What is The Difference Between Office 365 and Office 2013?

Adam Lacey Aug 24, 2014

What is Office 365? And how is it different from Office 2013? This is certainly a question we at Filtered have been asked a few times so I will do my best in this blog post to answer it for you.

For individual users, Office 365 offers the full desktop versions of Office 2013 plus a few added extras like online data storage in Sky Drive and 60 minutes a month of international calling. The main difference is that Office 365 is a subscription based service or Software as a Service (SaaS) and not the one off payment for a piece of software you then keep forever as before.

 

The confusing thing for a lot of people is that until Office 2013 was released, Office 365 didn’t include the Office package downloads, in fact it was something that was only really applicable to businesses as it was an online subscription package that provided things like email, shared calendars, web conferencing, the ability to edit and change documents online and even your own public website. Now what Microsoft have done is taken the name Office 365 and created both a Home and Business version.

Office 365

The Home version of Office 365 is basically Office 2013 as a subscription. You don’t get all the business functionality mentioned above but you do get online storage and some free Skype calls. It’s pretty affordable and there are options to pay monthly or annually.

Taken from here and correct on 24th August 2014

The business version of Office 365 includes more desktop based software such as Microsoft Lync as well as a public website, file sharing through OneDrive and online conferencing. Basically a lot of the stuff Office 365 included before but now you have all the desktop software applications as well. These are available as a monthly subscription on a per user basis.

Taken from here and correct as of 24th August 2014

Office 2013

Office 2013 is very much like all previous versions of Office, you purchase the software outright and when a new version is released (Office 2015?!) then you need to pay for that. With subscription based Office 365 you get the new versions of programmes as they are released. In what looks like an attempt to drive more people to Office 365 you now only get a licence for one PC meaning if you are a family with more than one computer the one-off Office 2013 purchase is a far more expensive prospect.

Taken from here and correct on 24th August 2014

So which is better? Office 365 or Office 2013?

Undoubtedly Office 365 has been put together to be the more attractive offering for businesses, families or individuals. Subscription based services are becoming the norm and it makes a lot of sense for Microsoft to follow this pattern. You pay monthly for access to services like Netflix, why not for your Microsoft Excel software?

The issue for us as consumers is to ensure we get the best possible value, and I think that by having more options to choose from when making a purchase certainly helps. Before committing to an upgrade to Office 365 or Office 2013 take a look at how you currently use the programmes. If you are an individual, very occasional user of Microsoft Word or Excel and are not really fussed about having the most up to date version then maybe the basic Office 2013 package will work out better value for you as you could realistically use the software for 3-5 years without needing or wanting to upgrade. The Filtered 2003 Excel training is still used by a surprising number of people for example. If you are a family with 3 different machines and a tablet and you want access to Microsoft Publisher as well then an Office 365 subscription will undoubtedly work out better value for you.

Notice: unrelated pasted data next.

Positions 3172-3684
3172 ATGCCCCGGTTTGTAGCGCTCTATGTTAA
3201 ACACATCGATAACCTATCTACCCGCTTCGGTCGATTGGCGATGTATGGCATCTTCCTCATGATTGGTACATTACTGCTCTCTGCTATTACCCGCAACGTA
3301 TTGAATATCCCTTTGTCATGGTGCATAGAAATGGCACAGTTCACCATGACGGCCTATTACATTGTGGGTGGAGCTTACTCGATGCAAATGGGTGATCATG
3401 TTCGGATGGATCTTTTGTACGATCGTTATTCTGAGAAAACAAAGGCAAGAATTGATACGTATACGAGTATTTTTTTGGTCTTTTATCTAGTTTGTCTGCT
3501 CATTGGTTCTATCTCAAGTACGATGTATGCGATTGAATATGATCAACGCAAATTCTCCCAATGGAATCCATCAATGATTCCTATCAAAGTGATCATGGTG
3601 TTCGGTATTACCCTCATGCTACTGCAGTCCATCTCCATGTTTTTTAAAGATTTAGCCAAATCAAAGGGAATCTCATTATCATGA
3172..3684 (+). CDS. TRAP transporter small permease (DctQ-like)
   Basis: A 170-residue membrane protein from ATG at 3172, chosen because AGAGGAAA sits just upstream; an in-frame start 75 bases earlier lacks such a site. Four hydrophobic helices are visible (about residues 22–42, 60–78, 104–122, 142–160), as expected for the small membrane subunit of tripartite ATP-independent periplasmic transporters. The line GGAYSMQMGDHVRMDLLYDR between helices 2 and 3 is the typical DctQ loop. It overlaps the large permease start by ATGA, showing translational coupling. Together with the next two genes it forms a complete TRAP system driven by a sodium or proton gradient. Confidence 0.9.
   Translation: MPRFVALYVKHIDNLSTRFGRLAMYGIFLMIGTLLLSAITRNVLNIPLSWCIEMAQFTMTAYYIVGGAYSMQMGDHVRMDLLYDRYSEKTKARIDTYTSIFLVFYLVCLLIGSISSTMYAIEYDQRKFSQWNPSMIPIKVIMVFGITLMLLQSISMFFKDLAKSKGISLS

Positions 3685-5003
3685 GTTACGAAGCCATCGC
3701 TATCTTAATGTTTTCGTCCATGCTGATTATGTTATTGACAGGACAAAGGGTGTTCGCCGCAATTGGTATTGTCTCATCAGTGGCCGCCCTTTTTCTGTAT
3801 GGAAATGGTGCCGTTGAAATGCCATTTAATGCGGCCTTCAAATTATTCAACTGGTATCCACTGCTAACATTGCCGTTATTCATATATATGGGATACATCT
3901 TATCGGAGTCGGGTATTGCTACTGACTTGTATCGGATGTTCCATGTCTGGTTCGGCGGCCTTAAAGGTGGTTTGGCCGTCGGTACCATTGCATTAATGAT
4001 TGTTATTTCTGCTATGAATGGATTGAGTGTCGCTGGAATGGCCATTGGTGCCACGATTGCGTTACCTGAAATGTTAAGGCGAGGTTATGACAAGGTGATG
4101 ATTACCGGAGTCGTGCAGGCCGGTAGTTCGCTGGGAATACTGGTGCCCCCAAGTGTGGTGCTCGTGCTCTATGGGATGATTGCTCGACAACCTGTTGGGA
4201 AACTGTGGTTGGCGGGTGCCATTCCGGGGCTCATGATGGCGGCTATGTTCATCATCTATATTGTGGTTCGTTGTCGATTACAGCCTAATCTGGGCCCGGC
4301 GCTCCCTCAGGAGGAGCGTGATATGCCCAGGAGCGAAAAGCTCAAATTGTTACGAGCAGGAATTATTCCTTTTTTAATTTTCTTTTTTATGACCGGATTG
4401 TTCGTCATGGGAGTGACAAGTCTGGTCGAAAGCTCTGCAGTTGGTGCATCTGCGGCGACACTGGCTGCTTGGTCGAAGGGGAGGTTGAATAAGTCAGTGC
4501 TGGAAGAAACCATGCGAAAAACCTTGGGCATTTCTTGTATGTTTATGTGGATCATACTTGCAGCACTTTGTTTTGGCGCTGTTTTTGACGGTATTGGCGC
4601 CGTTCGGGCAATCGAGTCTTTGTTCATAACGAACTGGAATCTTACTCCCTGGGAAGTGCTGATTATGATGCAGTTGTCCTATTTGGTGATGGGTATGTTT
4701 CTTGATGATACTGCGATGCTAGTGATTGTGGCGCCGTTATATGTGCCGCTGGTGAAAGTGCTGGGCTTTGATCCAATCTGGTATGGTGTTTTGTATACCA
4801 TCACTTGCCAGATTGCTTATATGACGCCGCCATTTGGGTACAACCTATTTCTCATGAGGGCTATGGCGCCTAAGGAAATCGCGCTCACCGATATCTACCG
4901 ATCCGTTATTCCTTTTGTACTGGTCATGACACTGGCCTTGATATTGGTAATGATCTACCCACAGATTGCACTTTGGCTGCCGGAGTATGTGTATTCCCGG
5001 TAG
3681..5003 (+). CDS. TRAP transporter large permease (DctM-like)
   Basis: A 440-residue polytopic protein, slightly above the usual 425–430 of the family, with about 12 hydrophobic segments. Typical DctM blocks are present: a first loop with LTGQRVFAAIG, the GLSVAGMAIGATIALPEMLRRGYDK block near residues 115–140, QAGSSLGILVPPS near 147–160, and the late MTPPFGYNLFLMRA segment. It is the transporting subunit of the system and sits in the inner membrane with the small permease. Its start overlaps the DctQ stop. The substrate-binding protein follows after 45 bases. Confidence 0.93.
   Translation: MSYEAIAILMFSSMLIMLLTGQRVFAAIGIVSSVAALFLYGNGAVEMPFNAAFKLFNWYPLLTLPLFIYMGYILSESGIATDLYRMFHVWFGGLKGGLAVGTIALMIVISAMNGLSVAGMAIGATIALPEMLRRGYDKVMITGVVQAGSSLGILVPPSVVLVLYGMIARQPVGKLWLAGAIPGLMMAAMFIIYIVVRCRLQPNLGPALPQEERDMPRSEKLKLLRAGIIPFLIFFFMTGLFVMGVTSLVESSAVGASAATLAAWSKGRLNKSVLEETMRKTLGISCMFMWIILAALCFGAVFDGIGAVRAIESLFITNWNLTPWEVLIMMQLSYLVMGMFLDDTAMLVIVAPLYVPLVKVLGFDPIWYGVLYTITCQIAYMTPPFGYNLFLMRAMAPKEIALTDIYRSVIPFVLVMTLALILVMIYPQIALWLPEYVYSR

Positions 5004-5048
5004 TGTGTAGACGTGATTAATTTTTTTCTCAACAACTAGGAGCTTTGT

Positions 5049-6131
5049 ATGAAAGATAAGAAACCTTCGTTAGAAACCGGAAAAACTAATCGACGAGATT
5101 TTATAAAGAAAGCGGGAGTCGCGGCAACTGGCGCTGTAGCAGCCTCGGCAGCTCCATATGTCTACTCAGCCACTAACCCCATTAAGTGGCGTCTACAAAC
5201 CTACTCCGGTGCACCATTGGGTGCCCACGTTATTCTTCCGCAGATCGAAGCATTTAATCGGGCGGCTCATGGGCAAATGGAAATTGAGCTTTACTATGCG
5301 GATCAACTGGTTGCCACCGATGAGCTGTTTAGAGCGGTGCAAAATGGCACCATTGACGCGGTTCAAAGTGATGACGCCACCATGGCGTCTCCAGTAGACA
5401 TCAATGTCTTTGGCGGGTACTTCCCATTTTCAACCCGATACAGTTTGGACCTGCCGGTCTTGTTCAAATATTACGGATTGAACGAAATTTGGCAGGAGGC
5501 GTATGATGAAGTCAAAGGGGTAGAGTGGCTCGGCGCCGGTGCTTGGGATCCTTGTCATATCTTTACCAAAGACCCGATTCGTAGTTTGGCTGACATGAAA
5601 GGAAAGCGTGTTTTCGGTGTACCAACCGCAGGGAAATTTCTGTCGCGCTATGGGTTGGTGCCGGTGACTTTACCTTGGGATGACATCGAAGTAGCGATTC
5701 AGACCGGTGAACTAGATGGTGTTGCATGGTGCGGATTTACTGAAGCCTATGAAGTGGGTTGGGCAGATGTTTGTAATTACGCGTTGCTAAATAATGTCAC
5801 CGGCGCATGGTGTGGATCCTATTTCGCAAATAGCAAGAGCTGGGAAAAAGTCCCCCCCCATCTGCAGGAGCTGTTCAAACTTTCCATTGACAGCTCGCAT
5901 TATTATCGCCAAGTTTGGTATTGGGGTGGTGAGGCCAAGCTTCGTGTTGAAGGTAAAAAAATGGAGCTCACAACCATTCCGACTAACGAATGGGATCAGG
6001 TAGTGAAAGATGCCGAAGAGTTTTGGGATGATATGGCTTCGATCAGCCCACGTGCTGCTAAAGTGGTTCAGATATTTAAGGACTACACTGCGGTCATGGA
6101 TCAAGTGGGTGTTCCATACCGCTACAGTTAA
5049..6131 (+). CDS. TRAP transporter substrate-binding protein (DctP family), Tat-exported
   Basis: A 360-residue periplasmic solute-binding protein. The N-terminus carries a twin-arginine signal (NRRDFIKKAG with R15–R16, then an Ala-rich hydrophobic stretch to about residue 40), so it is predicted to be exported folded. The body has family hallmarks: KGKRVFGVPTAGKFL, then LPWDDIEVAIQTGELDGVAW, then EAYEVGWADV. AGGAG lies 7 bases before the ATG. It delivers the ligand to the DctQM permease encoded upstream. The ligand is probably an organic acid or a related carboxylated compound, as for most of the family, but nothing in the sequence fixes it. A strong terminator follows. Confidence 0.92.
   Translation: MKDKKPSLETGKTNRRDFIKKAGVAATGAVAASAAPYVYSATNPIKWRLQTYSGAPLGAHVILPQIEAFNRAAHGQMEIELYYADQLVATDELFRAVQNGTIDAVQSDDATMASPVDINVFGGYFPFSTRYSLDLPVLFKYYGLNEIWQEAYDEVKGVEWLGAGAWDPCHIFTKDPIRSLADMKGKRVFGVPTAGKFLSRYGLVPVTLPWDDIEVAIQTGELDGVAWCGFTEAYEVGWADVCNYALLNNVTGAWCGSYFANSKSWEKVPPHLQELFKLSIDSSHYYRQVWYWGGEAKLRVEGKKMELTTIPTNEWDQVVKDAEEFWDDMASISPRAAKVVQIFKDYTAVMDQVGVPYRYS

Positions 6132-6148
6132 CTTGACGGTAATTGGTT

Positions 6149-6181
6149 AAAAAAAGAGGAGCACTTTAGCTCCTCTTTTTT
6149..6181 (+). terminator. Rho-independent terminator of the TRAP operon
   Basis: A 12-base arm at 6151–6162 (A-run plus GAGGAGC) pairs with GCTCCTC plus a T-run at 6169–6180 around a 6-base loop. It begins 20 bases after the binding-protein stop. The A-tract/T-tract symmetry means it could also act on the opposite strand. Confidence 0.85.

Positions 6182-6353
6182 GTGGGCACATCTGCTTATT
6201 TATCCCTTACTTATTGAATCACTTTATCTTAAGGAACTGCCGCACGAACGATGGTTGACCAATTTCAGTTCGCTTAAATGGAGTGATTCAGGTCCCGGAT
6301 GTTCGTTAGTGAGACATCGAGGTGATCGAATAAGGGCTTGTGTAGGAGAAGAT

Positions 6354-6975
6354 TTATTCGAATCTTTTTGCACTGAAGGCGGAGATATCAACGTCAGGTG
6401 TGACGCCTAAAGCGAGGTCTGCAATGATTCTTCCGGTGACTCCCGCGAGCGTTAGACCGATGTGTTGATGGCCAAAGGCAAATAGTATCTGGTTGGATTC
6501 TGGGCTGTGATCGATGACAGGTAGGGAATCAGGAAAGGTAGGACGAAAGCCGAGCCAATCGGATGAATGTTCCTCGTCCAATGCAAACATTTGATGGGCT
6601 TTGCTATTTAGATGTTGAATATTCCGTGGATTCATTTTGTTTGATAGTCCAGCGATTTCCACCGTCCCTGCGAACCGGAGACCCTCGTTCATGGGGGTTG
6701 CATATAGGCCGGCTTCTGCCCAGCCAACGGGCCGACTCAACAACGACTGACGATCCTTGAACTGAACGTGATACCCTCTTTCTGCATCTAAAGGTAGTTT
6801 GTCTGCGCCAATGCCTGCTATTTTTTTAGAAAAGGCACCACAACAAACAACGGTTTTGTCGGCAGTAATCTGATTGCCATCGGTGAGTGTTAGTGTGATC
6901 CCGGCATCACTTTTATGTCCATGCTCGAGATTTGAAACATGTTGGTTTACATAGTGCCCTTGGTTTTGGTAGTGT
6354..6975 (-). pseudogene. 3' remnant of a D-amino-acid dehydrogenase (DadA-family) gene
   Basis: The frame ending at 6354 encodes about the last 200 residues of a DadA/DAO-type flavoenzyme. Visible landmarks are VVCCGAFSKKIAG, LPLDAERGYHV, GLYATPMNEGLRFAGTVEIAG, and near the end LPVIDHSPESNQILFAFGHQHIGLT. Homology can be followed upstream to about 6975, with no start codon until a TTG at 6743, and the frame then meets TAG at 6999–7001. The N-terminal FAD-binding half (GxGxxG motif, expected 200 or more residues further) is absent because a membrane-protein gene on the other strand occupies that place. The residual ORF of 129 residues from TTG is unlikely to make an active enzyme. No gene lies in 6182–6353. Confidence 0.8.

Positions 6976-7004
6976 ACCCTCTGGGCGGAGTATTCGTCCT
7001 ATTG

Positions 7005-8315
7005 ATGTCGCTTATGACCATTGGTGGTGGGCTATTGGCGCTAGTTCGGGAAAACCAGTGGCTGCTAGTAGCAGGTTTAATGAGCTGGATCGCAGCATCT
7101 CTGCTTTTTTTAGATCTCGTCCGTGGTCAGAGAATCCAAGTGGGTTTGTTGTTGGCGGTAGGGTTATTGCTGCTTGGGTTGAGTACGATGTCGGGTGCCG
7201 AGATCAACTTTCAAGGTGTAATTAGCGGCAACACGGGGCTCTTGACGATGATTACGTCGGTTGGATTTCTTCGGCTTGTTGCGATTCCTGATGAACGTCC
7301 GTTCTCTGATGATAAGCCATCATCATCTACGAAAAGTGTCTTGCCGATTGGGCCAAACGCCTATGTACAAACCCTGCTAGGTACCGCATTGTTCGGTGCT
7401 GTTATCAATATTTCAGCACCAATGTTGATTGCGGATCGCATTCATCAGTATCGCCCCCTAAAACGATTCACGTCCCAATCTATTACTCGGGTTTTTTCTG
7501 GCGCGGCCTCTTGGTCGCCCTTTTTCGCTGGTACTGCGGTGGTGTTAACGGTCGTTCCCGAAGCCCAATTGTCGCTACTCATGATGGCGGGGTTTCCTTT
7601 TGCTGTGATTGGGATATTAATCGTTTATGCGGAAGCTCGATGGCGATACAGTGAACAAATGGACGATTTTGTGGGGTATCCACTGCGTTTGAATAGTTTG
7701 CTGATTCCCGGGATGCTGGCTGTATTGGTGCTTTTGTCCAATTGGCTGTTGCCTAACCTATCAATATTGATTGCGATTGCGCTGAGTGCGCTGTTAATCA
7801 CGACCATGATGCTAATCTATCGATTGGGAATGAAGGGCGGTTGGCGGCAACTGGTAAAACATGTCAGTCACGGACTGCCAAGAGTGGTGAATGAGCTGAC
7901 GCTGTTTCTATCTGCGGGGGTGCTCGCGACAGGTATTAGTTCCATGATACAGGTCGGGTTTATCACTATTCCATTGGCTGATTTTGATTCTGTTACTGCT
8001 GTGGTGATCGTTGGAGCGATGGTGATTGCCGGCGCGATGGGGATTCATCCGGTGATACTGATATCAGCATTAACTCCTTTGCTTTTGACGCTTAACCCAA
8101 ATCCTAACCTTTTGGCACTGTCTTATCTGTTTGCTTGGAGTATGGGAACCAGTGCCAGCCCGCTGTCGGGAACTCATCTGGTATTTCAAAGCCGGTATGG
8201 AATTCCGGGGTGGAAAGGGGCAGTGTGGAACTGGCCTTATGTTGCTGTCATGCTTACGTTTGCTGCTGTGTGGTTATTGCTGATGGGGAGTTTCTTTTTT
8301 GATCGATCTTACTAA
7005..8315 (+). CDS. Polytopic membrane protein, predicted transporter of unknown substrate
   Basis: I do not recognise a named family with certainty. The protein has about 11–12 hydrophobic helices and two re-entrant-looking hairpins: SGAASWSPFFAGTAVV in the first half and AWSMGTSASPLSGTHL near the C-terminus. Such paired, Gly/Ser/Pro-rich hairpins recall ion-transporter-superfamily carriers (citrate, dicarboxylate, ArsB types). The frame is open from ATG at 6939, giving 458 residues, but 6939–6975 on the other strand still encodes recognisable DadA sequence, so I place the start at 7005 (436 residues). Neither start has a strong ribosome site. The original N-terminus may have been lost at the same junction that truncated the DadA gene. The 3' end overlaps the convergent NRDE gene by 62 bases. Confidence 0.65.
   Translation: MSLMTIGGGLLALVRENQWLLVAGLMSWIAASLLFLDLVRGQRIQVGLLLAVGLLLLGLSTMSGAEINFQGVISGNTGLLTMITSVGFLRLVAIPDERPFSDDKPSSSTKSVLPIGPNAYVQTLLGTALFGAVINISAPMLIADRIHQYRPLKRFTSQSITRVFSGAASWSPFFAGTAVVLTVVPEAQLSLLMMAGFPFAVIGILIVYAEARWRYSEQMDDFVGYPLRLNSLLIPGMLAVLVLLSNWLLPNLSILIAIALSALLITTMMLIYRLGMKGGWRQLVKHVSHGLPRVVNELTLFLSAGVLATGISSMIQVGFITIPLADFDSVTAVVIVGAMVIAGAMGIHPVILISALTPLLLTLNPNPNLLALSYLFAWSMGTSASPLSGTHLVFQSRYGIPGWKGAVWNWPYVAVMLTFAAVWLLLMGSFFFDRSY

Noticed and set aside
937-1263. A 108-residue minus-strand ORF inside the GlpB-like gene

If you are a business then you can buy Office 2013 packages for each PC you have but it makes very little sense given that it would take years to spend the equivalent on an Office 365 subscription and a couple of new MS Office versions may have been released by then. Plus the extra features you get as a business do make it a far superior offering. Here at Filtered we have an Office 365 subscription and for our company of 25 it works really well and is certainly simpler than buying licence keys for Microsoft Office as staff have joined.

So, what is the difference between Office 365 and Office 2013? In one, very simple sentence:

Office 365 is the new way we pay for our Microsoft Software

For more information, take a look at the Microsoft 365 FAQ pages

About Adam Lacey
Adam Lacey (Head of Sales) graduated from Nottingham University in 2009 with a First Class degree in European Politics. He started his career at London car club Streetcar (now Zipcar) on their graduate scheme where he led on the sales effort into property developments and later moved into B2B partnerships. In 2012 Adam moved to Filtered in the company’s first formal sales role.
Read more by Adam Lacey

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